Meeting the lab and practicum challenges in on-line learning
Hard numbers: calculus study declines among students who could benefit
The different ways WIL works
You work with what you’ve got
“Reef trip a turtley awesome adventure,” James Cook U media alert on green turtle research, yesterday
Plus ça change of the day
Oh good, a new skills planning agency. Whatever happened to the last one?
“The National Skills Commission is playing an increasingly important role in our national conversation, identifying emerging and future workforce skills needs and enabling us to develop targeted and evidence-based policies to maximise our investment in skills and employment.” Employment and skills minister Stuart Robert, speech yesterday.
The Australian Workforce and Productivity Agency, “will play an important role in ensuring the Government has the right policy settings and long term planning in place to meet the future training demands of the economy. Through the work of the agency we are planning today for the jobs of tomorrow and putting the skills needs of Australians first. Labor Tertiary education and skills minister, “Silent Chris” Evans launches AWPA, July 19 2012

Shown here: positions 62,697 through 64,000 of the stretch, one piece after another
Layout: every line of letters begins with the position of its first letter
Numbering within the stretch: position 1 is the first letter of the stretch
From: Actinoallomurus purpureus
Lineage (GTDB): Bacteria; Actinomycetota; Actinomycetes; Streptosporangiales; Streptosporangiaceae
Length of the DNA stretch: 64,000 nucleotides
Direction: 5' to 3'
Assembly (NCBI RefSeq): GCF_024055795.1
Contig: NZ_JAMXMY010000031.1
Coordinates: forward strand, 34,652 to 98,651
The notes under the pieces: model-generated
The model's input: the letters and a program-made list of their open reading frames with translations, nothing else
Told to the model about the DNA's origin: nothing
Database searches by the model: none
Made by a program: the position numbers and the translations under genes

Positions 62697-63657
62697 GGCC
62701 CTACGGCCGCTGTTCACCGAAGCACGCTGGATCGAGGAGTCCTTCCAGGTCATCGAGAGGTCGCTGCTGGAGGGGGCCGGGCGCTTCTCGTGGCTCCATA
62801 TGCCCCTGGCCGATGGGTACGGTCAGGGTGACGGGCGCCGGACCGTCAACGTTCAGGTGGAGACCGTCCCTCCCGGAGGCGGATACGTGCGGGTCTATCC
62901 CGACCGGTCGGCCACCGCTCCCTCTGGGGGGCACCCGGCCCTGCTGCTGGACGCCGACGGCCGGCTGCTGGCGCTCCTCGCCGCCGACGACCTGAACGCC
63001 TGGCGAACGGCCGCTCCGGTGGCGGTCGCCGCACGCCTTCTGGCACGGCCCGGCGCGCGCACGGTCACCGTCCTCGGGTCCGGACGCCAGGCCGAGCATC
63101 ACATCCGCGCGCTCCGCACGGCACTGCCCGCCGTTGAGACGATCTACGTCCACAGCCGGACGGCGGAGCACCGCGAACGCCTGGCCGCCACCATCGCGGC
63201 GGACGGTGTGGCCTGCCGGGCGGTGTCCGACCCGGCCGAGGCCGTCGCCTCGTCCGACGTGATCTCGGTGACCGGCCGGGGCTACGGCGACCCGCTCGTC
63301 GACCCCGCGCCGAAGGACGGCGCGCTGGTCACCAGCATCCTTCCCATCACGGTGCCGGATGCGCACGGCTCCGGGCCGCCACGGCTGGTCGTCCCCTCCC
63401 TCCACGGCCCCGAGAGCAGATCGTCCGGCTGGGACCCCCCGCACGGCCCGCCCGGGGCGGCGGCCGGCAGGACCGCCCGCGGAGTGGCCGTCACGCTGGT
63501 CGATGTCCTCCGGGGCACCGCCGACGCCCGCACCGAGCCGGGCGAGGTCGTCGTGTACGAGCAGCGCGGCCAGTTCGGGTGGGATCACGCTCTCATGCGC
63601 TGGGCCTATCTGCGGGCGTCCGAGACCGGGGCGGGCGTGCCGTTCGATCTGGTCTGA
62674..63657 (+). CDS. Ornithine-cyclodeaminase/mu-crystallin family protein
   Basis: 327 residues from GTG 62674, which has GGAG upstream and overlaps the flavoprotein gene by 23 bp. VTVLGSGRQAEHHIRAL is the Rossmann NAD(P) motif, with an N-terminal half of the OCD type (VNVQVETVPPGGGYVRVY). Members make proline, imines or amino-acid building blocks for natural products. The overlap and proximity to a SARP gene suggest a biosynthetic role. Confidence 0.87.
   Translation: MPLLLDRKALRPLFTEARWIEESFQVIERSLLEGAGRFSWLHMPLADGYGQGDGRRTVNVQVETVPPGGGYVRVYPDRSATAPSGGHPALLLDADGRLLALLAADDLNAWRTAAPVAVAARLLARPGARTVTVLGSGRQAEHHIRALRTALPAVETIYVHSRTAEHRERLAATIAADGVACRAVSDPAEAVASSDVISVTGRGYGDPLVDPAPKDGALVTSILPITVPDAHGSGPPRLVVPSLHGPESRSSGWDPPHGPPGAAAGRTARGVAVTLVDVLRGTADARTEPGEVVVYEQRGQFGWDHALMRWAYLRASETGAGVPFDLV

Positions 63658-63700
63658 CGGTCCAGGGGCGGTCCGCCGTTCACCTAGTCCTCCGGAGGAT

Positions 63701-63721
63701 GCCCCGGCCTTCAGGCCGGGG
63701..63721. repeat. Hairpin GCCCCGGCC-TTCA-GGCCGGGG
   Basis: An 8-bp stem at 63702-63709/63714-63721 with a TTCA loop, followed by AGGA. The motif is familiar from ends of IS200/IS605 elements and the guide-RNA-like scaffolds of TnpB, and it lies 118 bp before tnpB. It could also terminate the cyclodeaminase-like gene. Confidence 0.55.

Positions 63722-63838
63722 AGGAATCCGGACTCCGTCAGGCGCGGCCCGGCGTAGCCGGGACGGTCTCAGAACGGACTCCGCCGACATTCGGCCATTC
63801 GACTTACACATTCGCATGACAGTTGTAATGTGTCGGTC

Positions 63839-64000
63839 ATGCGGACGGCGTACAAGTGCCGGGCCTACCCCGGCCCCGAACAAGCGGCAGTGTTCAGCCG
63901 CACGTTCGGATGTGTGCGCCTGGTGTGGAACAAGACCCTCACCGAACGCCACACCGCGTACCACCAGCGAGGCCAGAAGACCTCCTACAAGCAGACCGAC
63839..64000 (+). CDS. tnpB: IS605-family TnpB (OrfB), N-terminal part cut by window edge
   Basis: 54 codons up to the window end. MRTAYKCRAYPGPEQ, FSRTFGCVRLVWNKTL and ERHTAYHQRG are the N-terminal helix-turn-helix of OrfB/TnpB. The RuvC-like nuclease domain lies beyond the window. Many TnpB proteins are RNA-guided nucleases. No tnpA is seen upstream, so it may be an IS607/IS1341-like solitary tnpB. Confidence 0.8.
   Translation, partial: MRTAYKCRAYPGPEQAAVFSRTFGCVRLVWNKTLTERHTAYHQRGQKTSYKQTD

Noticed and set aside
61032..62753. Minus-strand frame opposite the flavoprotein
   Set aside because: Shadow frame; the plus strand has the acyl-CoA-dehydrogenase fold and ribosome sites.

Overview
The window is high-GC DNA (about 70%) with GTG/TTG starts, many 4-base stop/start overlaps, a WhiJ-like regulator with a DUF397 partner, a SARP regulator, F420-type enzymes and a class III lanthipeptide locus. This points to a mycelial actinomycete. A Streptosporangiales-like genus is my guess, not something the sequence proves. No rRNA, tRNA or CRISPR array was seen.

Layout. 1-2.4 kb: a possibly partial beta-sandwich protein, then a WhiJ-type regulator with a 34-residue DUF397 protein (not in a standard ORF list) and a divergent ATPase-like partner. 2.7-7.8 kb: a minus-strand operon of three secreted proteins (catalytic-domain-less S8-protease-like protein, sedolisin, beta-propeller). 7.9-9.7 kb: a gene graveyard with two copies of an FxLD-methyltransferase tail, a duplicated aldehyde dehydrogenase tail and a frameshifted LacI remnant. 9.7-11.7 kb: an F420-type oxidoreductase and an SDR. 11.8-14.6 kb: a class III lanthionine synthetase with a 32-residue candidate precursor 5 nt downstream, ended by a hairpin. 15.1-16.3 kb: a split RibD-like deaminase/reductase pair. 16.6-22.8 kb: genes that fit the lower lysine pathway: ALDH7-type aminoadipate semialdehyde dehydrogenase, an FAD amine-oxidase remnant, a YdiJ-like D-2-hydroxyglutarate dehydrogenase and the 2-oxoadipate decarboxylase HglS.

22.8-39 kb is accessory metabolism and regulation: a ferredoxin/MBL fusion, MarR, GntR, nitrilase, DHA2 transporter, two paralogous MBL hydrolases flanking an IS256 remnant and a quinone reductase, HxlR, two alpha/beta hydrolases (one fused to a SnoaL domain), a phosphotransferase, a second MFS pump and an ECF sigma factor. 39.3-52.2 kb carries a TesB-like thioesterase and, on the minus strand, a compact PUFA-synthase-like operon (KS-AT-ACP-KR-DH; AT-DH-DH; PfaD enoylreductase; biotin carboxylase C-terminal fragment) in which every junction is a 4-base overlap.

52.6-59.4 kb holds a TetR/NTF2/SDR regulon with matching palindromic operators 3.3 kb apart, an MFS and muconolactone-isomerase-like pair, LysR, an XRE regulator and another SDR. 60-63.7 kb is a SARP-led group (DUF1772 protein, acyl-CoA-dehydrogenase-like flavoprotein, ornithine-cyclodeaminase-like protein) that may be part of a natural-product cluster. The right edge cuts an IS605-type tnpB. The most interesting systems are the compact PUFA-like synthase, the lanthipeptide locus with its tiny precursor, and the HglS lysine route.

Yes that AWPA, the one abolished by the Abbott Government in 2014
There’s more in the Mail
In Features this morning
Frank Larkins and Ian Marshman (Melbourne Centre for the Study of Higher Education) estimate public uni income streams and how institutions would cope with a decline in international student fees this year. (Looking good ANU).
plus Merlin Crossley (UNSW) on access and equity to post school education – expanding PG is the next issue.
with, Denise Jackson (Edith Cowan U) and Bonnie Amelia Dean (Uni Wollongong) on what the Graduate Outcomes Survey reveals about the ways (that’s plural) work integrated learning can deliver. It follows Jackson and Anna Rowe (UNSW) on WIL outcomes for graduate-level jobs. They are both selections by Commissioning Editor Sally Kift for her celebrated series, Needed now in teaching and learning.
ACU on-line students not alone at home
Australian Catholic U announces a “digital transformation” in study and student support for off-campus courses
From April, Australian Catholic U On-line will offer courses that are “specifically designed for on-line learning” and which will “complement” the existing on-campus and on-line portfolio.